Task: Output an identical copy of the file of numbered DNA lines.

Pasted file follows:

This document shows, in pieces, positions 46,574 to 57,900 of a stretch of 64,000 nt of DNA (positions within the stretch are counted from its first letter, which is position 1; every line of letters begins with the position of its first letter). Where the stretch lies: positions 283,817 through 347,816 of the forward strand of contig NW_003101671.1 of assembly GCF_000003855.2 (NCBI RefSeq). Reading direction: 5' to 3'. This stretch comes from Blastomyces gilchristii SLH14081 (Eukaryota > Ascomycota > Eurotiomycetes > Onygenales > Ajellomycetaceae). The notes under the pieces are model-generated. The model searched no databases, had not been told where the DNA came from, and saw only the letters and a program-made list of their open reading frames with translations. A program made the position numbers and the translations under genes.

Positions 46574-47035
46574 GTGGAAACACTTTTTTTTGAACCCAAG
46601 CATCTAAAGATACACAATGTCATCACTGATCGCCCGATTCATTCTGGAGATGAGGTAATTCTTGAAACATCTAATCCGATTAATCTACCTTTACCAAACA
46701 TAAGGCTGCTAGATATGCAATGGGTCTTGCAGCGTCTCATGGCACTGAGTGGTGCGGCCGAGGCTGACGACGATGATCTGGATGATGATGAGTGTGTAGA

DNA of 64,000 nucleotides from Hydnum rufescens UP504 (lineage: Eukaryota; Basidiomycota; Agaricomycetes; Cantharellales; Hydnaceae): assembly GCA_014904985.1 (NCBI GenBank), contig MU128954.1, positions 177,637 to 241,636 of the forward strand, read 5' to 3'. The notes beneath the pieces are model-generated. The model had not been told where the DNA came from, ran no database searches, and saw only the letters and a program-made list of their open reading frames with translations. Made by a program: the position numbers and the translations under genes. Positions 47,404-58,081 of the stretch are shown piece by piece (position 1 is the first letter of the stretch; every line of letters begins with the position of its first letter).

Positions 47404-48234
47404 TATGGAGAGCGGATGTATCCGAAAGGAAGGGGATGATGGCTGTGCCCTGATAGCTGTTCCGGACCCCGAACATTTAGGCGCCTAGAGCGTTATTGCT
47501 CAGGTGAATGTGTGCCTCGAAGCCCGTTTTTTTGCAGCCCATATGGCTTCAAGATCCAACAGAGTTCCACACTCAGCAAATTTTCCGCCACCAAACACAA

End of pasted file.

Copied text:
This document shows, in pieces, positions 46,574 to 57,900 of a stretch of 64,000 nt of DNA (positions within the stretch are counted from its first letter, which is position 1; every line of letters begins with the position of its first letter). Where the stretch lies: positions 283,817 through 347,816 of the forward strand of contig NW_003101671.1 of assembly GCF_000003855.2 (NCBI RefSeq). Reading direction: 5' to 3'. This stretch comes from Blastomyces gilchristii SLH14081 (Eukaryota > Ascomycota > Eurotiomycetes > Onygenales > Ajellomycetaceae). The notes under the pieces are model-generated. The model searched no databases, had not been told where the DNA came from, and saw only the letters and a program-made list of their open reading frames with translations. A program made the position numbers and the translations under genes.

Positions 46574-47035
46574 GTGGAAACACTTTTTTTTGAACCCAAG
46601 CATCTAAAGATACACAATGTCATCACTGATCGCCCGATTCATTCTGGAGATGAGGTAATTCTTGAAACATCTAATCCGATTAATCTACCTTTACCAAACA
46701 TAAGGCTGCTAGATATGCAATGGGTCTTGCAGCGTCTCATGGCACTGAGTGGTGCGGCCGAGGCTGACGACGATGATCTGGATGATGATGAGTGTGTAGA

DNA of 64,000 nucleotides from Hydnum rufescens UP504 (lineage: Eukaryota; Basidiomycota; Agaricomycetes; Cantharellales; Hydnaceae): assembly GCA_014904985.1 (NCBI GenBank), contig MU128954.1, positions 177,637 to 241,636 of the forward strand, read 5' to 3'. The notes beneath the pieces are model-generated. The model had not been told where the DNA came from, ran no database searches, and saw only the letters and a program-made list of their open reading frames with translations. Made by a program: the position numbers and the translations under genes. Positions 47,404-58,081 of the stretch are shown piece by piece (position 1 is the first letter of the stretch; every line of letters begins with the position of its first letter).

Positions 47404-48234
47404 TATGGAGAGCGGATGTATCCGAAAGGAAGGGGATGATGGCTGTGCCCTGATAGCTGTTCCGGACCCCGAACATTTAGGCGCCTAGAGCGTTATTGCT
47501 CAGGTGAATGTGTGCCTCGAAGCCCGTTTTTTTGCAGCCCATATGGCTTCAAGATCCAACAGAGTTCCACACTCAGCAAATTTTCCGCCACCAAACACAA